Fox Sports own Jason Whitlock has long embraced his role as contrarian/apologist/syllogistic writer of all things sports; and his column on the scandal that has rocked the ‘U’ screamed for the FJM treatment.

Let’s get this sex-filled, ‘Canes style party started!

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Tito Ortiz is nobody’s stepping stone

Glorified punching bag Tito Ortiz has been provided a forum at ESPN to lie about defend his record and provide much-needed perspective on his legendary career. ESPN green lights bad decisions all the time, so why would this situation be any different?

Follow us down memory lane, ESPN:

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Note: This post is at best tangentially associated with sports, mostly because of Charlie Sheen.  If you don’t want to read about Duke’s frustrations with gender stereotypes, best to be checking out.

I went to a function last week that featured professional speakers hired to educate the audience about the cultural differences among the multiple generations that inhabit our workforce.  I won’t go into the many reasons why these speakers bothered me, but one of the more difficult things for me to swallow was the fact that most of their research was based on making massive generalizations. Basically, they assigned certain traits to large numbers of people born during a rather arbitrary period and sold them as cultural realities.  I get the point they were trying to make, but I don’t like it when people paint things with a broad brush, especially when I’m one of them. Read the rest of this entry

As the clock ticked down and a green and yellow bow was half-hazardly tied on an otherwise mediocre NFL season, one would think those harbingers of America’s past time would begin deploying bombastic tomes about “hope springing eternally” in places like Sarasota, Florida.  Then you get dreck like this, and you suddenly miss the 16-hour football orgy Chris Berman hosts every Sunday (Sidenote: had the chance to contribute some content for that Tony Romo interview.  Let me just say this, Mustafa Redonkulous [if that is your real name]: I give you the word association game and you can’t even ask him for Jessica Simpson’s number or at least a BBM pin?  Instead you just gloss over it!  That wasn’t part of the deal, Redonkulous!  That wasn’t part of the deal!).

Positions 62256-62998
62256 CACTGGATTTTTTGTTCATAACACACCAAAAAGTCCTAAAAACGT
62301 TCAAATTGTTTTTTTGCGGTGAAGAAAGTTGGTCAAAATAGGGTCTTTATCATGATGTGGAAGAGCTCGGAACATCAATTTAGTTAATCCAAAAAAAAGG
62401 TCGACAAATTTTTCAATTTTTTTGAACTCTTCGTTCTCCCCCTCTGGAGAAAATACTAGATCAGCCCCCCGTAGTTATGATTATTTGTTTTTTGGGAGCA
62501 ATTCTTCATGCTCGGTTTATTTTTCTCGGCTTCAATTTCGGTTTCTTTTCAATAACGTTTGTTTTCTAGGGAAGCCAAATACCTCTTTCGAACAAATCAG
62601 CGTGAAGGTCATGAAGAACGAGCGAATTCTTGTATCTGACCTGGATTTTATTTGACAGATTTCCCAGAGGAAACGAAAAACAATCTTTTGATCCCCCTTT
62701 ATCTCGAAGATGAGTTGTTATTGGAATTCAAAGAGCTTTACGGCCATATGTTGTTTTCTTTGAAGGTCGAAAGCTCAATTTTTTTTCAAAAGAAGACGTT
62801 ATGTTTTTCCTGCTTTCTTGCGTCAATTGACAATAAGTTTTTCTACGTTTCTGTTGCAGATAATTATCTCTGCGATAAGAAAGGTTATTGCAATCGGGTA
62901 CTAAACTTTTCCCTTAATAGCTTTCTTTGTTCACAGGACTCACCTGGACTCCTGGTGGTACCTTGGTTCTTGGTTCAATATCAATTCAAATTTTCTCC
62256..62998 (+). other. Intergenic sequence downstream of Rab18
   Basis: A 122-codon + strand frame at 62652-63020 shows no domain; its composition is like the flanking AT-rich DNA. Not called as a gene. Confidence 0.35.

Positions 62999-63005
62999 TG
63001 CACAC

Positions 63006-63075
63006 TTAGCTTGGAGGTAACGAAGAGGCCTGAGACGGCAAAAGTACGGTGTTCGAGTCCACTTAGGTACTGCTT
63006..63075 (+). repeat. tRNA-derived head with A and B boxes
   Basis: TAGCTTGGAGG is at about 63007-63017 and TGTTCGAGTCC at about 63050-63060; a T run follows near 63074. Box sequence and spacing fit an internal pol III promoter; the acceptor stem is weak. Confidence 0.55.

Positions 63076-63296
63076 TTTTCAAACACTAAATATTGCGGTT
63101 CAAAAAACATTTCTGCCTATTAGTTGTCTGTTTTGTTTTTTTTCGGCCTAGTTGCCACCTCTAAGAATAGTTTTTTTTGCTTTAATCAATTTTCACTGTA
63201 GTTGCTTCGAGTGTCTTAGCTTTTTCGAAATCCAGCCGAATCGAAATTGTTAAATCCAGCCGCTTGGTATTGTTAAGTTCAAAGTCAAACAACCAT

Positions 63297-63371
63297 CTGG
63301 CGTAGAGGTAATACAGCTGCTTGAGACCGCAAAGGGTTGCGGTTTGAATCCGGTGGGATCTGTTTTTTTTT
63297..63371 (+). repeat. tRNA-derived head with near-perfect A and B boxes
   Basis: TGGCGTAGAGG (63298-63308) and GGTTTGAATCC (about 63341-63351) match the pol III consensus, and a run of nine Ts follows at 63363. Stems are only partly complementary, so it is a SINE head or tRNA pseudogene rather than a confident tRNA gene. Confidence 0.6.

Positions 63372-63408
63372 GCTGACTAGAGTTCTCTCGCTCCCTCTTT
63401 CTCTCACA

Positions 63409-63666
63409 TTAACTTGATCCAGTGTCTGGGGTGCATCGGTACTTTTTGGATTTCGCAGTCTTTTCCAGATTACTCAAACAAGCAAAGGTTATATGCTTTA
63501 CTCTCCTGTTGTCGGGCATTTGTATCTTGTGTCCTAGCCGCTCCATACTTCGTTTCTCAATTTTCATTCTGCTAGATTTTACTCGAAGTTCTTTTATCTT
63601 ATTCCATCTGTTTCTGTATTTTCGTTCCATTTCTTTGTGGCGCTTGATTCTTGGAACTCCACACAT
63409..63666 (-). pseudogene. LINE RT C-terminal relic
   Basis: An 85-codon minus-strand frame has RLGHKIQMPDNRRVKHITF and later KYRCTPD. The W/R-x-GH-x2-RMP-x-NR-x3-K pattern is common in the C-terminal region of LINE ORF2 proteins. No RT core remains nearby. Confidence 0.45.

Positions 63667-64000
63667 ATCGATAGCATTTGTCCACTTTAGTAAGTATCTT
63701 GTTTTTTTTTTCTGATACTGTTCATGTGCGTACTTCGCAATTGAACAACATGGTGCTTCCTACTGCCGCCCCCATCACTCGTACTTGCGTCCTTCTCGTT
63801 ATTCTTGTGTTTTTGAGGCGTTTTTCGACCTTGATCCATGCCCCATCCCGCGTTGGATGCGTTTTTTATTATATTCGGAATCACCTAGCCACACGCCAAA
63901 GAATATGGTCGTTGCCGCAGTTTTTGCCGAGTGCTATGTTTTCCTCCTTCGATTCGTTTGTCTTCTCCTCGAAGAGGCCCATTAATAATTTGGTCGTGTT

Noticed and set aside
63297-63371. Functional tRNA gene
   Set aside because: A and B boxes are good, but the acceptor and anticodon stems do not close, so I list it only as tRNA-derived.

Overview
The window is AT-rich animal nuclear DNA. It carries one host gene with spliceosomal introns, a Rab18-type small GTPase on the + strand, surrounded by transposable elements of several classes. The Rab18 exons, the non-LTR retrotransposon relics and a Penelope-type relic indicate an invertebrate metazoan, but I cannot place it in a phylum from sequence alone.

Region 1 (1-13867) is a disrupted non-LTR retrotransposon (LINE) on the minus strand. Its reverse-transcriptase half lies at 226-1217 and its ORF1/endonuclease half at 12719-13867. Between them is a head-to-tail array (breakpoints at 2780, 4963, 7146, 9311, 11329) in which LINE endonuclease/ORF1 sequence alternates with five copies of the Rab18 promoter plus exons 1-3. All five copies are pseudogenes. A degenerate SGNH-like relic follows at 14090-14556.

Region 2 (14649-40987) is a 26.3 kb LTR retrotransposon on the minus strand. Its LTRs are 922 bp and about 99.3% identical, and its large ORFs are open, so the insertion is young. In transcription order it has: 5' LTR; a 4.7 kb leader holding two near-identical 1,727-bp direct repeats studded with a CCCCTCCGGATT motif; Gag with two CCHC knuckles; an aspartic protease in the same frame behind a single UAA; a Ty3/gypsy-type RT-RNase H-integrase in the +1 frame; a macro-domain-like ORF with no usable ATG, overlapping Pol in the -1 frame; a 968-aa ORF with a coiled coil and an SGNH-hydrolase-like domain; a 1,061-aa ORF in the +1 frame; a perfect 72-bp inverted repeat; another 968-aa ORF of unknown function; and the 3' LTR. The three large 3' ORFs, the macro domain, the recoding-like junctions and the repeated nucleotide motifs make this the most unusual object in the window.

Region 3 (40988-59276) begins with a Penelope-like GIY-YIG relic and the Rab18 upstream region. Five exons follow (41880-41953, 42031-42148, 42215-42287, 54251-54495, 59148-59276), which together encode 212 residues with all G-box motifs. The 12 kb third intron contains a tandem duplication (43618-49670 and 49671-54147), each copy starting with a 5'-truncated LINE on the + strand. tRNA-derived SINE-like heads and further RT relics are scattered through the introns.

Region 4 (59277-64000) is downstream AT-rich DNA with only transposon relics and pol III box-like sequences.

While the NFL tries to figure out whether or not it wants to let the rest of pro sports catch up to it in popularity, let’s talk about the most boring guy to ever (maybe!) sign a $180M contract: Read the rest of this entry

I went to the Nationals game on Tuesday night in an effort to catch one of Steve’s outings.  You all know how that worked out: Steve’s shoulder got tight, Miguel Batista subbed in right before the first pitch, and the fans booed mercilessly.  Nonetheless, the game went on as planned and Batista pitched five shutout innings, propelling the Nats to a 3-0 win over the first-place Braves.  Despite the fact that most of the crowd stuck around for the entire game, Tracee Hamilton of the Washington Post thinks real fans don’t boo.  I whole-heartedly disagree, both with her premise and the idea of a reporter scolding me.  Here we go:

Forty thousand people turned up at Nationals Park on Tuesday night expecting Jim Riggleman to shout “Release the Kraken” as Stephen Strasburg strode to the mound for his 10th start.

Wow, quoting a crappy movie meme that was moderately annoying months ago.  Great lede.  You’re off to a stellar start.

That’s 40,000 people, but not necessarily 40,000 fans. Fans don’t boo the hometown team because of a pitching change. Fans don’t boo the long reliever who had a 10-minute warning that he was going to start. Fans don’t get up and walk out because one player is out of the lineup, even if that player is Stephen Strasburg.